Automotive Engineering Option - Mechanical Engineering BS

The automotive engineering option offers specialized electives that provide a comprehensive understanding of automotive design and manufacturing, vehicle power plants, dynamics, control systems, and more.


Modern automotive engineering entails the design of engines and automotive components such as braking, powertrain systems, vehicle dynamics, lighting systems, transmission, and fuel economy. The automotive engineering option offers specialized advanced electives that provide a comprehensive understanding of automotive design and manufacturing, vehicle power plants, dynamics, control systems, and more. This option is part of the mechanical engineering BS degree.

Automotive Engineering Courses

The automotive engineering option begins with a course sequence that starts in the third year of your mechanical engineering program. This ensures that you have developed the foundational mechanical engineering skills needed for specialization in more advanced course work that focuses on the principles and dynamics of automotive engineering. Automotive engineering courses include an introductory course (Contemporary Issues in Automotive Engineering) followed by courses in areas such as strength of materials, thermodynamics, internal combustion engines, powertrain systems and design, vehicle dynamics, manufacturing processes, and sustainable energy for transportation.

Multidisciplinary Senior Design

Multidisciplinary Senior Design is a two-course sequence in your final year of study. It’s a capstone learning experience that integrates engineering theory, principles, and processes within a collaborative team environment. Multidisciplinary student teams follow an engineering design process, which includes assessing customer needs, developing engineering specifications, generating and evaluating concepts, choosing an approach, completing systems and subsystems designs, and implementing the design to the extent feasible, for example by building and testing a prototype or implementing a chosen set of improvements to a process. You’ll apply the knowledge you have learned in the classroom and from your co-op experiences to this design project. Students in the automotive engineering option are expected to work on a design project that focuses on solving or advancing an aspect of automotive engineering.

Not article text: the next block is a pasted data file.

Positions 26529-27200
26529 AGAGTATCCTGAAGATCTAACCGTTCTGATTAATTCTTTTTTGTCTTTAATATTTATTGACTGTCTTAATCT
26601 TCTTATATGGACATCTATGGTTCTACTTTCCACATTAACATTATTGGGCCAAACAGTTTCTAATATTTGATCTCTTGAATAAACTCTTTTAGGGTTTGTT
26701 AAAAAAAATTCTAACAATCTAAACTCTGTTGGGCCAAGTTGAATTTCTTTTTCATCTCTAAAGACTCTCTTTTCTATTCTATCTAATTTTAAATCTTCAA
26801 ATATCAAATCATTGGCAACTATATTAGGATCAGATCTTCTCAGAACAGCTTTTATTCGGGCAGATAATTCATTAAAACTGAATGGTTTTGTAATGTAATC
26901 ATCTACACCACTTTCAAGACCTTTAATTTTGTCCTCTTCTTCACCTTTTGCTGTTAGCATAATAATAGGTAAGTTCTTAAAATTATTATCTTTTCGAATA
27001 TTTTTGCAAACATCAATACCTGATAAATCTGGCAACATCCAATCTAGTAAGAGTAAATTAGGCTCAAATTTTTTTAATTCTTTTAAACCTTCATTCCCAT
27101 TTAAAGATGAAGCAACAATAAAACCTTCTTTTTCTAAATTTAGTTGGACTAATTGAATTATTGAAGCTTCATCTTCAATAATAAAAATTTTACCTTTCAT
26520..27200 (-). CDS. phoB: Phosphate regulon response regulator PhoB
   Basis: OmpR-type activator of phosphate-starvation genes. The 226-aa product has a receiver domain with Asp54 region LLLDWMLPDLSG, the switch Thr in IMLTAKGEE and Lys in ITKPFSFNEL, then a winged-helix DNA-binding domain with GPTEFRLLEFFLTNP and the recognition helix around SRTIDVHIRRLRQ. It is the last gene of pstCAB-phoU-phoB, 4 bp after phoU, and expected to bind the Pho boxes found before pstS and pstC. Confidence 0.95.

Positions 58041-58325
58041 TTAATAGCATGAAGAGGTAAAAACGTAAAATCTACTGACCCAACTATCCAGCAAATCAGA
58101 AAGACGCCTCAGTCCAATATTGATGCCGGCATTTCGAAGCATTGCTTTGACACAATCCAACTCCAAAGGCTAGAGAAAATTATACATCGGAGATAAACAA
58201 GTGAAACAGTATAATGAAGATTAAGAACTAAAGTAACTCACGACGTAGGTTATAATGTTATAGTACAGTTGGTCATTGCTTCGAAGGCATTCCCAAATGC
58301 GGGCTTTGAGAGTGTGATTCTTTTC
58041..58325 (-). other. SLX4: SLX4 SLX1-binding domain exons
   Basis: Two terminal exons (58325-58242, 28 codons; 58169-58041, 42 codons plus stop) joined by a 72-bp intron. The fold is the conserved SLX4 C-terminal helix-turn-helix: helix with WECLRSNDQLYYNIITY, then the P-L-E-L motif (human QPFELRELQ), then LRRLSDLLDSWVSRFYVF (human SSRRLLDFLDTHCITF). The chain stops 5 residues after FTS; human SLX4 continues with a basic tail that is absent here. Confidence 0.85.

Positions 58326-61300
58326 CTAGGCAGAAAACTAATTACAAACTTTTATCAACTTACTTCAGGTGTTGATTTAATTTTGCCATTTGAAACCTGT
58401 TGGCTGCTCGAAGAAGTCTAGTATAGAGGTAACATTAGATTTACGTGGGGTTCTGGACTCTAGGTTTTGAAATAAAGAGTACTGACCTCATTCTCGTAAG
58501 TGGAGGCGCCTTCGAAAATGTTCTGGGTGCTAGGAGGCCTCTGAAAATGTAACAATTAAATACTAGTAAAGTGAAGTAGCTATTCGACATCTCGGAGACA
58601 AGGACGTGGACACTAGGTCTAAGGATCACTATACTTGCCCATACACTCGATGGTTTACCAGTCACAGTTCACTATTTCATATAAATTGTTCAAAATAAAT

Careers and Cooperative Education

Salary and Career Information for Mechanical Engineering BS

Cooperative Education

What’s different about an RIT education? It’s the career experience you gain by completing cooperative education and internships with top companies in every single industry. You’ll earn more than a degree. You’ll gain real-world career experience that sets you apart.

Co-ops and internships take your knowledge and turn it into know-how. Your engineering co-ops will provide hands-on experience that enables you to apply your engineering knowledge in professional settings while you make valuable connections between classwork and real-world applications.

All engineering majors are required to complete four blocks (48 weeks) of cooperative education experience. For students in the automotive engineering option, your co-ops are expected to take place in automotive companies or in organizations that support the automotive industry. A sample of automotive companies that hire RIT students for co-ops and for full-time employment includes American Axle & Manufacturing, Borg Warner, Cummins Engine, Daimler Chrysler, Ford, General Motors, Harley Davidson, Pratt & Miller Engineering, Tesla, and Toyota, to name a few.

Admissions and Financial Aid

This option is part of the mechanical engineering BS. Please visit the degree program page for admission requirements.

Learn How to Apply

Financial Aid and Scholarships

100% of all incoming first-year and transfer students receive aid.

RIT’s personalized and comprehensive financial aid program includes scholarships, grants, loans, and campus employment programs. When all these are put to work, your actual cost may be much lower than the published estimated cost of attendance.
Learn more about financial aid and scholarships